Rubber wrist strap:  Comfort is important, but so is durability.  I don't like leather or other fabric/nylon straps as when they get wet the stay wet for a long time and it's just annoying to have to try to avoid getting my watch wet every time I wash my hands.

During an SHFT event you may not be able to count on your smart phone working or it receiving data, including the correct time.  Will the power needed to recharge it be available just so you can use it to tell the time?   

One of my first watches was a Casio.  I forget the model but I believe that it was one of their first altimeter/barometer/depth gauge watches.  It was a great watch and it actually still works 30 years later.  I stopped wearing it because the gauges stopped being accurate.  I attribute that to it being one of their first models with those features.  I have a metal housing Casio that I purchased on my birthday 23 years ago.  It too also still works just well.  Both of these watches were not terribly cheap nor overly expensive.  That they still work tells me they are quality products.

One watch that continually comes up in discussion as a great option as an SHTF watch is the Casio G-shock series.  So far it seems to meet all of my qualification for an end of days watch.  I have no doubt that they will last a long time.  There are many different options, looks (analog and digital) and price ranges to choose from.  The analog dial of the Casio Mud Master series of watches lends to a more 'professional' and quality appearance, which means that I can wear it everyday and everywhere.  It won't do you any good if you don't have it with you when you need it.  This particular watch is over $500.  For me and my nearly obsessive desire to keep track of time, and because I am a 'watch guy' I have no problem spending this kind of money for a watch.  There are many other G-Shock models available.  Some under $50.  The Casio brand has been reliable and trustworthy for me.  The true definition of 'quality'.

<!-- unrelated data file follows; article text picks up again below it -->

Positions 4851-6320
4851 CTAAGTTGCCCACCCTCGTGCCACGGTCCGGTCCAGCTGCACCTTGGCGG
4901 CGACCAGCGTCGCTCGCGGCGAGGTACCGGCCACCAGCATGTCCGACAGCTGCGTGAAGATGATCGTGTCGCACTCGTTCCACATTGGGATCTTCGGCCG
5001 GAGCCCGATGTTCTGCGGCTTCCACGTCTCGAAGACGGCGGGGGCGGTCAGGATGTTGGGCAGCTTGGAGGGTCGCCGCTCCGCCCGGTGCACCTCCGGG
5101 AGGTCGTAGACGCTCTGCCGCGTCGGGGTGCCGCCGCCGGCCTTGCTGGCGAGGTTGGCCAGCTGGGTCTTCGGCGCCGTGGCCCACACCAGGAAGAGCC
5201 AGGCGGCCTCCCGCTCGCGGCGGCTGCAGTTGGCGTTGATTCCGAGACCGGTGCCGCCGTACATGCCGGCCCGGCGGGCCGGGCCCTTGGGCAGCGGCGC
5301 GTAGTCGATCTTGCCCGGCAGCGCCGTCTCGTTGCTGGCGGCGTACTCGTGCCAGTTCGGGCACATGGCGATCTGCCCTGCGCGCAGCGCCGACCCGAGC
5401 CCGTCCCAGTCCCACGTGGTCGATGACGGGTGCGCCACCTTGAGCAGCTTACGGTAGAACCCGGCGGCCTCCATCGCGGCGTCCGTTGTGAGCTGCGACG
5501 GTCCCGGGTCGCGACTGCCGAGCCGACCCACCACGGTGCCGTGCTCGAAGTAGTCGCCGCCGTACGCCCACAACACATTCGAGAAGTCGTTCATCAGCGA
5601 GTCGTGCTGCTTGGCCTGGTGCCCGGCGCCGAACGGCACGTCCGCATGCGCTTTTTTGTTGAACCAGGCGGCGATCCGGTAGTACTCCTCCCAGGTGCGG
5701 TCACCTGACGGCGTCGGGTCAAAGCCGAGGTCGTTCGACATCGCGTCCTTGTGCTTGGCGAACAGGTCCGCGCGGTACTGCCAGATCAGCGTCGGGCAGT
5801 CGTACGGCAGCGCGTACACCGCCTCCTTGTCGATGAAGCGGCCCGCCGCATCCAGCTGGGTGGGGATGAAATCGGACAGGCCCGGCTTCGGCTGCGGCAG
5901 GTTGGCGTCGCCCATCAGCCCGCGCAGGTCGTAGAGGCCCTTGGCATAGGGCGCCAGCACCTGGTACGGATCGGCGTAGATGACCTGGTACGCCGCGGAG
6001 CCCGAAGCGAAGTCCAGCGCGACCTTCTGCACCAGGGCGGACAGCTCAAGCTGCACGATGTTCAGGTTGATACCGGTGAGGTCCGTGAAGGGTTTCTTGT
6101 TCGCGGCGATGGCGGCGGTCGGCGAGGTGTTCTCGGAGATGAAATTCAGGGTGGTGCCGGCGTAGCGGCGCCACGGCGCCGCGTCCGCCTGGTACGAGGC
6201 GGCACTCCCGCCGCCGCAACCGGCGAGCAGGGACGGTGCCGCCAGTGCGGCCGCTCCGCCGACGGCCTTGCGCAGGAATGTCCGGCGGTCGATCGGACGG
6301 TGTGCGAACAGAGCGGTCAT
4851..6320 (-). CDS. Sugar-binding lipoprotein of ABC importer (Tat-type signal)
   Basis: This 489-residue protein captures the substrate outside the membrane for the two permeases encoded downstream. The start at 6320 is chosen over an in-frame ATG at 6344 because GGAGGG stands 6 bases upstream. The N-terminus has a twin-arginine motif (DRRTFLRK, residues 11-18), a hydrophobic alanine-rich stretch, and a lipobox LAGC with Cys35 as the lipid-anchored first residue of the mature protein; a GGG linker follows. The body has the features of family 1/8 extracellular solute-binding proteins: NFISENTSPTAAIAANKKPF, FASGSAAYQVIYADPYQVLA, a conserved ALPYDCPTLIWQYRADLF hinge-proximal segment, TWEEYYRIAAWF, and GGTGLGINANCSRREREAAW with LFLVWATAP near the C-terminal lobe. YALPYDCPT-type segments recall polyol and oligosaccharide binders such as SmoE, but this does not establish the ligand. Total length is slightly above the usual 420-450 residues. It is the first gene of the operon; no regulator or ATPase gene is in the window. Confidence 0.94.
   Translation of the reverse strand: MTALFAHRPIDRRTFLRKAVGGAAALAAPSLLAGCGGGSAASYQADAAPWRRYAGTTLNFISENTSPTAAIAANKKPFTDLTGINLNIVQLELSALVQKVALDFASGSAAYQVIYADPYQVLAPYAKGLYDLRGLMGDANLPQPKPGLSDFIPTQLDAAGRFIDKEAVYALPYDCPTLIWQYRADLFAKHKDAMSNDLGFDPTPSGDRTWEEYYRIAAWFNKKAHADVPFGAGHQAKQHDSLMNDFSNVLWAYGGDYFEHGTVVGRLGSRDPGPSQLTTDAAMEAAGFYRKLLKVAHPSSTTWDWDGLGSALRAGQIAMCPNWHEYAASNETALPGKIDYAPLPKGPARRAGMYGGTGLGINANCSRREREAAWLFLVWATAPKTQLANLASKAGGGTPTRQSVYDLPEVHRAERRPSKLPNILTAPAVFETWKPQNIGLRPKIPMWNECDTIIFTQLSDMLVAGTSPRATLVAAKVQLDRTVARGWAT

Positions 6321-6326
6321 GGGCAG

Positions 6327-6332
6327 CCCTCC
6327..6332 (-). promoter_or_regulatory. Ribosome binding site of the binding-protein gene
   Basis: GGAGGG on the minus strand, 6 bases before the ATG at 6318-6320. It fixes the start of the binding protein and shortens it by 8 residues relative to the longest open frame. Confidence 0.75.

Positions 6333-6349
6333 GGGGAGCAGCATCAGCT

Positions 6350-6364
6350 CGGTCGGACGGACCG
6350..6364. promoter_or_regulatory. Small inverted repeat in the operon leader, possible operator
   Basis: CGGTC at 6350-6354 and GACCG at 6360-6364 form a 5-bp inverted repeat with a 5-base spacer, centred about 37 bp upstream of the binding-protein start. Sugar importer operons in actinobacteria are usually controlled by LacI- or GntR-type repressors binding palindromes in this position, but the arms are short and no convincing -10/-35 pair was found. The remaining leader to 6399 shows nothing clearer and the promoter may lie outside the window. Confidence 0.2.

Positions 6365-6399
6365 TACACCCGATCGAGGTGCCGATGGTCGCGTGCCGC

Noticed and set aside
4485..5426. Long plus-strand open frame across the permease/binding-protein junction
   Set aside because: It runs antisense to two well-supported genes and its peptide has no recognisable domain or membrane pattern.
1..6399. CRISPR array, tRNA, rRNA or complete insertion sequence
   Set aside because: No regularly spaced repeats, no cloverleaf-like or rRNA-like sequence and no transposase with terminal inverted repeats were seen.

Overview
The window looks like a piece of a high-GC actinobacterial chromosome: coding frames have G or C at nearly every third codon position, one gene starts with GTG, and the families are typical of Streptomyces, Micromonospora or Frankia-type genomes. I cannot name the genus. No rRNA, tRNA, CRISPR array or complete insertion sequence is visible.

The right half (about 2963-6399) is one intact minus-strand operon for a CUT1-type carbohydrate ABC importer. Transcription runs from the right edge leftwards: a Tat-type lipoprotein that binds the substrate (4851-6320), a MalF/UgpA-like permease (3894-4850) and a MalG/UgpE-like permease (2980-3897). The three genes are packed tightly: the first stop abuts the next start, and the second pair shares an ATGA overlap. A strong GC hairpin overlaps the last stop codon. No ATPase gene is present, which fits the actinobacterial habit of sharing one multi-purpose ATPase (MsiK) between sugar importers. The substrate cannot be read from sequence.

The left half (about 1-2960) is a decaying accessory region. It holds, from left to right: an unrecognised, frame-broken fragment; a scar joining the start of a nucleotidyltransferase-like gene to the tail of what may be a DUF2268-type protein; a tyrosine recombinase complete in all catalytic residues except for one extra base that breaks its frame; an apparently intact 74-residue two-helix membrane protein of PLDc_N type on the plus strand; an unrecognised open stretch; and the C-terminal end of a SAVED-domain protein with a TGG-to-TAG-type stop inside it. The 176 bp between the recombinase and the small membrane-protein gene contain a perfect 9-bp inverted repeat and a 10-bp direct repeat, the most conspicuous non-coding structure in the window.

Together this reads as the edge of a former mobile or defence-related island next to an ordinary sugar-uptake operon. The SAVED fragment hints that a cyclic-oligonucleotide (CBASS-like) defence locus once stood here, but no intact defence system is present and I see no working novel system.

Suunto has been a very good watch also.  I love the look and their functionality.  I really beat the crap out of them because I never take them off when I probably should.  Which I'm sure is why I'm on my second one.  Even thought the Suunto has a very large CR2430 lithium battery the battery life sucks.  Battery replacement is easy and inexpensive but still inconvenient.  Critical and inconvenience don't go together very well.  The display can be difficult to see at times because of glare.  If Suunto made an analog version with a solar face rated to withstand impacts like the G-Shock then they would be a serious contender to the Casio Mud Master.  Before my current Suunto Altimax dies (I've already lost one of them) the Casio Mud Master will be my next watch, which I hope will last through the Millennium.  Winking smiley face. 

  

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The purpose of this site is to provide you with information about what I have learned, my experience, and what my motivations are as a Prepared Guy. I have always felt driven to be ready for any situation by something powerful deep inside me. Being prepared has always served me well. I feel compelled to help others do the same.